Some deep dive topics like compressed object pointers, are one of the suggestions (including a pit-fall). Certain types in Scala 2.7.7 are inefficient – as revealed by a JVM profiler. Do not use Thrift – as it is not a friend of low-latency, as they are heavy – adds between 52 to 72 bytes of overhead per object, does not support 32-bit floats, etc… Be careful with thread locals – sticks around and uses more resources than expected.
Performance triangle, Attila shares his insight into this concept. GC is the biggest threat of the JVM. Old gen uses ConcCollector, while the new gen goes through the STW process, and enlists a number of throughput and low-pause collectors.
Improve GC by taking advantage of the Adaptive sizing policy, and give it a target to work on. Use a throughput collector with or without the adaptive policy and benchmark the results. He takes us through the various -XX: +Print… flags and explains its uses. Keep fragmentations low and avoid full GC stops. Lots of detail on the workings of the GC and what can be done to improve GC (tuning both new and old gens).
Latency that are not GC related – thread coordination optimization. Barriers and half-barriers can be used when using threads to improve latency – along with some tricks when using the Atomic values & AtomicReferences. Cassandra slab allocator – helps efficiency and performance – do not write your own memory manager. Attila is no longer a fan of “Soft references” – although great in theory but not in practice, more GC cycles are needed to clear them!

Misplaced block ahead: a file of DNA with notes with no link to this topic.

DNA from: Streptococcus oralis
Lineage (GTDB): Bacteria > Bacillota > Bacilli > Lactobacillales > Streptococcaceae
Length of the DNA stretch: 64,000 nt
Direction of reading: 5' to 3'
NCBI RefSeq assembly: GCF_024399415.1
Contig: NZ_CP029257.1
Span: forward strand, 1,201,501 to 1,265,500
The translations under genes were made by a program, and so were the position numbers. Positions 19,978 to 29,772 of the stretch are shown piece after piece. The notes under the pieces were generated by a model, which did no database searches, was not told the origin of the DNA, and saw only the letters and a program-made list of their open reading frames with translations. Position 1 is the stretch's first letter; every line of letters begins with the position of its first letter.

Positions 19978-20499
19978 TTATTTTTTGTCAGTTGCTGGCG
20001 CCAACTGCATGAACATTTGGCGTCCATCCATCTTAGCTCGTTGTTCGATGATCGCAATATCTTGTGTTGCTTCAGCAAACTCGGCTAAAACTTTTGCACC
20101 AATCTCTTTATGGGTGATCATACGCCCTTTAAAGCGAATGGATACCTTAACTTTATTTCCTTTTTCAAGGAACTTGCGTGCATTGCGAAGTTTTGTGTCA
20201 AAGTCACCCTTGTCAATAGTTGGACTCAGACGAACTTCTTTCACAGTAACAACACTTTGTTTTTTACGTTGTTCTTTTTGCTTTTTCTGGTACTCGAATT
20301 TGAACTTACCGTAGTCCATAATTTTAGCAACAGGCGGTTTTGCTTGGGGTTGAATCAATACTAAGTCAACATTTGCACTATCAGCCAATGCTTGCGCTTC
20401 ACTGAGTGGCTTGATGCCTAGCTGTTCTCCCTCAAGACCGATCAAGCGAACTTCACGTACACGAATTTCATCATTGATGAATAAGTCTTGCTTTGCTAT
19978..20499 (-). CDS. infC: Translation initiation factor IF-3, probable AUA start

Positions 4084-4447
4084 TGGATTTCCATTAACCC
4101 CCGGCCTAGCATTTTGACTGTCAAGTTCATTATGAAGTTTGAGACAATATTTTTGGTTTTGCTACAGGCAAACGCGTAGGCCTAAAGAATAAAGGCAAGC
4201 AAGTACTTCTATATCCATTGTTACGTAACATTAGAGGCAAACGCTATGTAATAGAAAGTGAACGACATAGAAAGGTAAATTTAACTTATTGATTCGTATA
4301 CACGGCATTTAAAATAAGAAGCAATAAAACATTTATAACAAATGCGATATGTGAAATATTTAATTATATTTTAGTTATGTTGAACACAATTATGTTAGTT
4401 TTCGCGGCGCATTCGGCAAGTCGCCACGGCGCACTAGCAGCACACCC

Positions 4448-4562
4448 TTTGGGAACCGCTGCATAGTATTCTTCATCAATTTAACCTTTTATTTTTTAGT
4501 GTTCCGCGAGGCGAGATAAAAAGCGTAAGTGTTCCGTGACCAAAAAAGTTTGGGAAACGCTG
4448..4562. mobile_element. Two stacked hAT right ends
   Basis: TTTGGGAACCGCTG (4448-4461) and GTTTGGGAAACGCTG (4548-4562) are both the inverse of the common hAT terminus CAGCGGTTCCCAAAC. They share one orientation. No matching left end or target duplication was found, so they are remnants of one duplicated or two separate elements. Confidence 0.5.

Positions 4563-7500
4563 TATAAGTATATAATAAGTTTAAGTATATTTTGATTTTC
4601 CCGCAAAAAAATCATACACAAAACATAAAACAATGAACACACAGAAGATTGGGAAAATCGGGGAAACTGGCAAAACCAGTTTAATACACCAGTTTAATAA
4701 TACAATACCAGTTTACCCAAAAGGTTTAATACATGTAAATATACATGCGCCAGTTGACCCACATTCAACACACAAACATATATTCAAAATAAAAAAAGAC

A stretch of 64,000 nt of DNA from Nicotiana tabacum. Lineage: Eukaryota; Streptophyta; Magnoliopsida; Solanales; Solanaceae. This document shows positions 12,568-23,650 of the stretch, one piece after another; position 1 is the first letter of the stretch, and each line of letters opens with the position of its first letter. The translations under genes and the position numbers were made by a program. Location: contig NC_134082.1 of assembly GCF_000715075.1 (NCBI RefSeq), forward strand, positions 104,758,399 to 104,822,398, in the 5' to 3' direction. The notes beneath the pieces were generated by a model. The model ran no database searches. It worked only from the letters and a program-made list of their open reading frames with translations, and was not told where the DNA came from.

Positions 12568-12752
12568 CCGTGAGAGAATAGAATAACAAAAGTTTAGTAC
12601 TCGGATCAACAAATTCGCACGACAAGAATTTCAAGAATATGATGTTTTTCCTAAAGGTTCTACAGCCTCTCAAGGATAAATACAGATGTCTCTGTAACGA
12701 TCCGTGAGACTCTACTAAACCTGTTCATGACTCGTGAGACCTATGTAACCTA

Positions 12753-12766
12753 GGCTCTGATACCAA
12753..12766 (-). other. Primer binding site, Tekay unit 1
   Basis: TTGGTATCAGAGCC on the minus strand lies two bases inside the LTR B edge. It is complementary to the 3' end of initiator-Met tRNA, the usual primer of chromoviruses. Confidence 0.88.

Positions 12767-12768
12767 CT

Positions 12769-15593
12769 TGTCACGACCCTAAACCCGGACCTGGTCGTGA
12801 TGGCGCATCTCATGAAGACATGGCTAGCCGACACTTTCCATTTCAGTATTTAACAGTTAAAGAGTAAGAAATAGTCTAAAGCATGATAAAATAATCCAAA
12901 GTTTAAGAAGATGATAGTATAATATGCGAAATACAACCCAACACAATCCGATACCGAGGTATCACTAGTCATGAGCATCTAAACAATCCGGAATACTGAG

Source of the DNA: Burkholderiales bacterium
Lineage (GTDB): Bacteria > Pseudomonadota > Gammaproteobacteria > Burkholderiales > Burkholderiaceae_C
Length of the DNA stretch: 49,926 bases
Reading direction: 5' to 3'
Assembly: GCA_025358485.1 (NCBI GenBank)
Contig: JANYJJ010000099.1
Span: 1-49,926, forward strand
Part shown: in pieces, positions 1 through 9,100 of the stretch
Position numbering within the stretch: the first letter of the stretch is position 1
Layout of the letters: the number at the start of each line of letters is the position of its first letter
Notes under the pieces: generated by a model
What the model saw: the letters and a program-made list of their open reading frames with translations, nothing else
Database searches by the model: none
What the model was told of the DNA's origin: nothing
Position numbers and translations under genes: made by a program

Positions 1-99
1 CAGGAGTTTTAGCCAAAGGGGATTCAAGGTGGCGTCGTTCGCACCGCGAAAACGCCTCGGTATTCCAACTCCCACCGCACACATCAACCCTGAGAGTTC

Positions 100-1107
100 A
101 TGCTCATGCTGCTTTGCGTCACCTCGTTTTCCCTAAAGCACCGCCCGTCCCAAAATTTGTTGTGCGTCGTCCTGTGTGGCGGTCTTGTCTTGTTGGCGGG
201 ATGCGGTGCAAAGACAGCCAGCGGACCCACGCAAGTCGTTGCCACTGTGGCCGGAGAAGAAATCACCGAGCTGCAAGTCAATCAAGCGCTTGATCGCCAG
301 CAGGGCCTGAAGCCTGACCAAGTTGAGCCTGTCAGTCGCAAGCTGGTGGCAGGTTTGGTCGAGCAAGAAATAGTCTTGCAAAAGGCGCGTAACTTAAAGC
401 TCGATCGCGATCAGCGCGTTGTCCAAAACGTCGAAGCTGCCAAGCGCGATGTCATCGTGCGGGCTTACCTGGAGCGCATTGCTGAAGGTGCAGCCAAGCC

know your code as often they may be the root to your problems – frameworks can many a times be the cause of performance issues. Lots of things can be done to squeeze performance out of the programs written, if one knows how to best use the fundamental building blocks of data structures of your development environment. Its a hard game to maintain the best throughput and get the best performance out of the JVM.
In this article Ben goes about busting old myths and assumptions about Java, its performance, GC, etc… Areas covered being:
1) Java is slow, 2) A single line of Java means anything in isolation, 3) A micro-benchmark means what you think it does ,
4) Algorithmic slowness is the most common cause of performance problems, 5) Caching solves everything, 6) All apps need to be concerned about Stop-The-World, 7) Hand-rolled Object Pooling is appropriate for a wide range of apps, 8) CMS is always a better choice of GC than Parallel Old, 9) Increasing the heap size will solve your memory problem